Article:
How Much of a Security Concern is Cloud Computing Really?

By Ryan Smith ·

Before cloud computing had even gotten off the ground, people were talking about the security implications of computing in the cloud. When you step down from the semantic sugar and look at the basics, cloud computing is not fundamentally different from any other technology. When a technology can be influenced to execute outside of its intended purpose, a vulnerability is present. The following elucidates some of my thoughts regarding cloud computing.

Let me start off with enterprise vulnerabilities. First off, enterprises face exactly the same vulnerabilities whether they’re using on-premise equipment, cloud computing, or some combination thereof. The standard enterprise vulnerabilities range from the Open Web Application Security Project (OWASP) Top 10 to the low level buffer overflow, all of which people have been fighting for the past 15 years or so. The big change with mobile rising from cloud adoption is that vulnerabilities move from something the enterprise owns and controls to something a third party owns and controls. It raises the question about who owns the vulnerabilities and who is able to find the vulnerabilities and remediate them.

There is also no difference in using social media as an avenue for attack (one of the biggest threats for most organizations) when comparing on-premise versus mobile computing. A computer accessing Facebook or Twitter is just as easily hacked as a mobile device accessing those same sites. That’s because the fundamental constructs of accessing a site over mobile or via a traditional method are identical. Despite the device the consumer is using, hackers can still get to sensitive data by exploiting the same vulnerabilities present in the various social media platforms.

In my opinion, the more real and immediate dangers of cloud computing impact individual consumers, but not enterprises. For example, consumers have traditionally been able to protect their data by using the latest patches and avoiding risky behavior while on the Internet. As consumers use more mobile technology tied to the cloud, attackers looking to compromise data are going to have an easier time finding specific consumer's data, and may do it at any time throughout the day.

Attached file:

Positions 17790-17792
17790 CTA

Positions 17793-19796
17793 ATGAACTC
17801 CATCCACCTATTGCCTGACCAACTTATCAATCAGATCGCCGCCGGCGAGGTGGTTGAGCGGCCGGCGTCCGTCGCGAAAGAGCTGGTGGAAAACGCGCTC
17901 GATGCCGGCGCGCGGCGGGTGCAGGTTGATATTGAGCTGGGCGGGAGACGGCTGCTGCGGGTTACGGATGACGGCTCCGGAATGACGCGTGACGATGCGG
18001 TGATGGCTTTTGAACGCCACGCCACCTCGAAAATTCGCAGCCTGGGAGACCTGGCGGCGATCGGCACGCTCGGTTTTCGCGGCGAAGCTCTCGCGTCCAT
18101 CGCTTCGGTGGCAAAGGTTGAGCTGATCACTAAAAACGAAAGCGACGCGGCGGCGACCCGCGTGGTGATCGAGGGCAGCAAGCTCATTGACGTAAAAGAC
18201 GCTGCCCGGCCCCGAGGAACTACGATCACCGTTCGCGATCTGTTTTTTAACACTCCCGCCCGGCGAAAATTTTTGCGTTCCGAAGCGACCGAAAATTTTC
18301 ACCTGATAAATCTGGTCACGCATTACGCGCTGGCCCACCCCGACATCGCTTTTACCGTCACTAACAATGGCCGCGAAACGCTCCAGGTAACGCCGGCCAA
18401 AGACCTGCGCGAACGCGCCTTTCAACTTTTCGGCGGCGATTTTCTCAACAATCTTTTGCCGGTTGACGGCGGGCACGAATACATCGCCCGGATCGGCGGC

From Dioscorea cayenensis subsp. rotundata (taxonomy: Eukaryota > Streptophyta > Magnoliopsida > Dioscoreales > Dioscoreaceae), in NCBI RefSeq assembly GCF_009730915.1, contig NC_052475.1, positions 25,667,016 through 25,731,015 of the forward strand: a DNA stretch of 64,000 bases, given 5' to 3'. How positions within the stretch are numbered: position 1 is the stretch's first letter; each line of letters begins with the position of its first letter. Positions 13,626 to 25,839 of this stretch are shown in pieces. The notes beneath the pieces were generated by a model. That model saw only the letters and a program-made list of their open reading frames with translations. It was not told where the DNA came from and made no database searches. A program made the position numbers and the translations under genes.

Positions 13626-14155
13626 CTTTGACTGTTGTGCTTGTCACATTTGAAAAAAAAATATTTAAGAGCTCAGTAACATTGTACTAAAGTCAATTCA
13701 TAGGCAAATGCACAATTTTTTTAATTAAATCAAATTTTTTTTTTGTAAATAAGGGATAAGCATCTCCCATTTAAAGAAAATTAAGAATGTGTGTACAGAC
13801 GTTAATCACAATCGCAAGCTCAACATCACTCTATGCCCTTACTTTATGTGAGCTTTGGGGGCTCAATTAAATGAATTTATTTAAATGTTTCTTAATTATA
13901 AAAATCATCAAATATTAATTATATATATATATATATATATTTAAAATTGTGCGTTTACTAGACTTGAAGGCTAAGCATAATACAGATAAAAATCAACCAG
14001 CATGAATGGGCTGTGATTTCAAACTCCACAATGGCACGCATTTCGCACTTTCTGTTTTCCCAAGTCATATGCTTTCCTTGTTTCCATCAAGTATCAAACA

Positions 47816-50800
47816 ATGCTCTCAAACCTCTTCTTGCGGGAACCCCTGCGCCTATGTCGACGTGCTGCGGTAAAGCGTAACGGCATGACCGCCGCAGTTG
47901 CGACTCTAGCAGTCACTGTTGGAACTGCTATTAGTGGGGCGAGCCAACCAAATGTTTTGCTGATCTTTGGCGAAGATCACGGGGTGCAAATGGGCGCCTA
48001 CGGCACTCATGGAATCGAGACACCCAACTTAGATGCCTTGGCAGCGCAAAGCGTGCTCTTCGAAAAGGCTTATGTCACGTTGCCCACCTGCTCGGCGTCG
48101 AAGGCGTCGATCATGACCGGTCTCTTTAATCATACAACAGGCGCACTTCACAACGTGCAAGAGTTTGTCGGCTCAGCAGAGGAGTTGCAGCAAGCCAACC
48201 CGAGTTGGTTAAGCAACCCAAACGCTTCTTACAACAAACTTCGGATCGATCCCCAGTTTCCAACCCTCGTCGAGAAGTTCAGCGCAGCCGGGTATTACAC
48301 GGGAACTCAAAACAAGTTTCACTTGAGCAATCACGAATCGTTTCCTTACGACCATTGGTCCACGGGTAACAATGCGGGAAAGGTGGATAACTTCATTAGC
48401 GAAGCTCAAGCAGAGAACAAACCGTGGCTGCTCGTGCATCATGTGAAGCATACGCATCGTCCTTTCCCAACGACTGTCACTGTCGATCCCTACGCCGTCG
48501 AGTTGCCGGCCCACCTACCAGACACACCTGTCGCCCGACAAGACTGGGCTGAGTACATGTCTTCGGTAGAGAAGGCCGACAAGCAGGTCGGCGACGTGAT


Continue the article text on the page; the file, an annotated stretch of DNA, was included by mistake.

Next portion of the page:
This is a new paradigm because consumer data has historically been available to attackers only when consumers’ computers have been on or they’ve been browsing Web sites. Consumers have been able to unplug their computers from their network and turn them off in order to protect their data. With cloud computing, there is a server out there with available data 24 hours a day, seven days a week. It will no longer matter what steps consumers take to protect their data - the onus shifts to the third party MSP, and IT departments need to be constantly vigilant.

Another real consumer danger: if an attacker is able to compromise the credentials in a cloud-based environment, they can access all of the data. This is often not an issue with enterprises since passwords are generally just the first line of defense. But, with consumers, usernames and passwords are often the only lines of defense for cloud computing (consumers don’t need usernames and passwords if their data resides on their hard drives). Often times, password compromise is the easiest way to gain access to a system.

As cloud adoption continues to become more prevalent, vulnerabilities within Web browsers will matter less to attackers. The data that is valuable to attackers will soon be predominantly located on cloud-based computing servers, rather than on consumers’ systems. Although getting into cloud-based computing servers will be a more difficult task, the reward will be greater. Compromising a single entity will lead to the exfiltration of a large number of consumers’ personal information.